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Jared Kennedy | 07.31.2014

Across the Western United States, high temperatures, dry weather, and thunderstorms create the perfect conditions for wildfires. Over the past 30 years, the number of wildfires that occur each year hasn't varied by much, but the number of acres consumed by these fires has increased steadily. Summer recreation often takes people into areas with high fire danger. While most fires are started by natural causes, following fire safety protocols in high risk areas remains critical to ensuring they aren't ignited by human activity. Inform yourself with the following resources and prevention information to make sure to avoid visiting an area where fires are burning or are likely to start.

Resources

The federal agencies that oversee our wild lands provide some wonderful resources for information on current conditions and active wildfires. These online tools are helpful if you're preparing for an adventure in the summer. Screenshots of each are provided in the slideshow above, but click on any of these links to familiarize yourself with the information they contain. If you are planning on doing any backcountry travel, or even planning a visit to a state park, national park or national forest, check these out before you go.

Active Fire Mapping Program

This website, maintained by the Forest Service, provides a simple map with all large, currently active fire incidents. A link to each provides a basic level of additional information. It includes a special section, Latest Detected Fire Activity, which includes a map with areas under fire watch warnings due to weather forecasts and current conditions.

InciWeb

This site aggregates detailed updates on all active wildfires being fought. It includes containment information, updates on progress, closures due to the fire, and information on how upcoming conditions will effect the firefighting efforts. If a particular fire is impacting an area you're planning to visit, this is the site to help determine if you should take the trip or change your plans.

GEOMAC Viewer

This viewer provides a terrain map with the extent of all current wildfires. It's a great resource to determine specific visual information on active fires.

Restrictions

It's best to check with the local ranger station for current specific restrictions and regulations. You can use the sites below as an overview. 

Wildfire Prevention

Know the wildfire risk in an area before you go. If you are unable to determine fire danger in an area from one of the resources above, call the local ranger station to get their input before you head out.

If fire restrictions are in place, don't test your luck. Every summer a number of fires are started by people who ignore the fire restrictions. Once a small fire starts, if the weather and ground conditions are just right, the fire can grow out of control almost instantly. Even a spark from a campfire or a smoldering cigarette butt can be enough to start a blaze.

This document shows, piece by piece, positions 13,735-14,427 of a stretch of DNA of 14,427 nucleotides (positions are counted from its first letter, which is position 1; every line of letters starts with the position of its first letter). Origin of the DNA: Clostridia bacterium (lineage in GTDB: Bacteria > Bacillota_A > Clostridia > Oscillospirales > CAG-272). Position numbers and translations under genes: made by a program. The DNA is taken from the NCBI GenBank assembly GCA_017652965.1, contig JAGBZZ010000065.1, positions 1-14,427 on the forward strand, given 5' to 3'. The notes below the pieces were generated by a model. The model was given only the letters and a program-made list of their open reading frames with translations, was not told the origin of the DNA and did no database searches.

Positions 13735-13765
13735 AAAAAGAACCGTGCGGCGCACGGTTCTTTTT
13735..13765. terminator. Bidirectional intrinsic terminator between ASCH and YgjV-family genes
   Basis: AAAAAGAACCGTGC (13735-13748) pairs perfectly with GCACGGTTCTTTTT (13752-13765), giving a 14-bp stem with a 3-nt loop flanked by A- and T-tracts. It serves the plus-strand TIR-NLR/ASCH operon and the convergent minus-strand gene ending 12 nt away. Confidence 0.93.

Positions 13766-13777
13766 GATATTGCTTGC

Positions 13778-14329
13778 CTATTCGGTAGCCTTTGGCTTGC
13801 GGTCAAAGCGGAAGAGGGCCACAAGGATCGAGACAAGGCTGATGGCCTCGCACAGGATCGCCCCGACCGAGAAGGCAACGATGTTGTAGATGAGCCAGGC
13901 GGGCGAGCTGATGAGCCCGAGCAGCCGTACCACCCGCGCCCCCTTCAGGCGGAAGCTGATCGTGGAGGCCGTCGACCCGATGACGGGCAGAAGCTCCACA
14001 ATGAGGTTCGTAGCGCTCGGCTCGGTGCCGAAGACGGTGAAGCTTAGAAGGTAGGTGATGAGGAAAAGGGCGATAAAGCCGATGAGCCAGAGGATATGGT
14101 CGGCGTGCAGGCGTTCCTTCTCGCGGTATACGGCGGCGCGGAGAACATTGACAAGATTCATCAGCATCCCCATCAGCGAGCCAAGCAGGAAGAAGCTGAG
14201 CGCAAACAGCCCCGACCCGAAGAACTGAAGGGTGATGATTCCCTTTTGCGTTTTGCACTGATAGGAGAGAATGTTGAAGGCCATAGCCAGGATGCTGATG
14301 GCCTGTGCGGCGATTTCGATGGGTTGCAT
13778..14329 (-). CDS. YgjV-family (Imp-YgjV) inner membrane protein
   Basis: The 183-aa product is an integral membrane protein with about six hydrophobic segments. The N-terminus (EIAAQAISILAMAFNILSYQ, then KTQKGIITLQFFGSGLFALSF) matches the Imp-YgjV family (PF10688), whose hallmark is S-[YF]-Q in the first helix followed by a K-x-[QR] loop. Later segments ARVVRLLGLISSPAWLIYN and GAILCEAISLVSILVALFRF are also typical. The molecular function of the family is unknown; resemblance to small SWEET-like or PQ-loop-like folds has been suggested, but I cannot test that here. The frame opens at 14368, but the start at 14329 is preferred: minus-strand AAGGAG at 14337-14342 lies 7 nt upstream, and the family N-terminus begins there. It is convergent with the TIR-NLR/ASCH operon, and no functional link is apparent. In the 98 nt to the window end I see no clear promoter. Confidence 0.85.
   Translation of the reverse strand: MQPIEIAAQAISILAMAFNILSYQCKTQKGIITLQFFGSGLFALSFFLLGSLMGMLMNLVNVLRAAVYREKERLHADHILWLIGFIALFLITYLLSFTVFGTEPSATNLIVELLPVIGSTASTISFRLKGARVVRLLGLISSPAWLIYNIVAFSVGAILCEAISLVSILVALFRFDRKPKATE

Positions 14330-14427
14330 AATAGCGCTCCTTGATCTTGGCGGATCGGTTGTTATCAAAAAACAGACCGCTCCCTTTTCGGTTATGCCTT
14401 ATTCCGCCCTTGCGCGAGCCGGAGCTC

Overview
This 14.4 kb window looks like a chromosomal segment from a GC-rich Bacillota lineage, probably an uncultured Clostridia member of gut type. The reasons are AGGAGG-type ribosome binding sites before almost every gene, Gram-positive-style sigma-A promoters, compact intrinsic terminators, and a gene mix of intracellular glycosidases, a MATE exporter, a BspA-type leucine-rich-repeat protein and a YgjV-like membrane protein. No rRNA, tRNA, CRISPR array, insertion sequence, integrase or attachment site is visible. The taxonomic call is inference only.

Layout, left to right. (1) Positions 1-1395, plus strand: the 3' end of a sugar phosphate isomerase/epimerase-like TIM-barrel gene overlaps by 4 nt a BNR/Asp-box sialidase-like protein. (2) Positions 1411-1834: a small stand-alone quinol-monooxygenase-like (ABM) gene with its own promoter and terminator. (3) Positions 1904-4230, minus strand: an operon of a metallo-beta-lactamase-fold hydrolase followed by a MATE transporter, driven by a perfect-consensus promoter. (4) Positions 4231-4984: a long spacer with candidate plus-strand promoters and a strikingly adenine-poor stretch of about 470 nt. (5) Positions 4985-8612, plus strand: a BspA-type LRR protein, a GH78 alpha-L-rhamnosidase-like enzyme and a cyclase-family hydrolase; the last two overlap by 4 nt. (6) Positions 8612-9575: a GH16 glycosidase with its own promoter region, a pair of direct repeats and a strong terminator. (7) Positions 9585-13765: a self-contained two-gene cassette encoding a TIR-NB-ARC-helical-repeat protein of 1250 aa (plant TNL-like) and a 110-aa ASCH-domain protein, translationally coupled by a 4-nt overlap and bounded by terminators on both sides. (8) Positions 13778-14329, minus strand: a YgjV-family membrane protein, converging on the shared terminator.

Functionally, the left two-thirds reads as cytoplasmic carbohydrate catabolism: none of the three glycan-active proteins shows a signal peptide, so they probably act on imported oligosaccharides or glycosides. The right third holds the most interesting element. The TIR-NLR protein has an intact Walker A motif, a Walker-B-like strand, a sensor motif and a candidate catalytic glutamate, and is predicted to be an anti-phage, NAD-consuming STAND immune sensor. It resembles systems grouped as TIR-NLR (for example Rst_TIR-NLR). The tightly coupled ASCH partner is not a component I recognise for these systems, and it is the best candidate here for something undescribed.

If conditions allow for a campfire, follow the right steps to clear out surrounding risks, and put it out entirely. Check out Smokey Bear's website to get helpful tips, presented in easy to digest videos.

Smokey Bear

Useful information on how you, and all of us, can prevent forest fires. We recommend watching some of the short videos on campfire safety.

Smokey's 7 Campfire Safety Tips

  1. Dig a small pit away from overhanging branches. 
  2. Circle the pit with rocks of be sure it already has a metal fire ring.
  3. Clear a 5-foot area around the pit down to the soil. 
  4. Keep a bucket of water and a shovel nearby.
  5. Stack extra wood upwind and away from the fire. 
  6. After lighting, do not discard the match until it is cold. 
  7. Never leave a campfire unattended, not even for a minute. 

So, as my friend's mother always tells him before an outdoor adventure - have fun, but be safe. The best way to do that is to know the risks and how to avoid them. 

Other Resources and Questions About Fire Safety?

Do you have other fire safety resources you like to use, or questions for the community on fire safety? If so, include them in the comments section of this post.

Comments

Actually most wildfires are human-caused, by a long shot. Also the proportion of fires that are human-caused (compared to lightning) has also been increasing. Dramatically increased # of fire starts, together with climate change, is causing major changes in the amount of fire on our public lands. www.usfa.fema.gov/data/statistics
I just wanted to say thank you for the wonderful article. After a perfect labor day weekend on the Oregon Coast, we encountered the Columbia River Gorge ablaze, our favorite restaurant closed due to evacuation, and later found out 5 backpackers had been stranded all because some idiot wanted to shoot off fireworks in the gorge. These are the types of issues we need access to, and I will definitely be using this personally!
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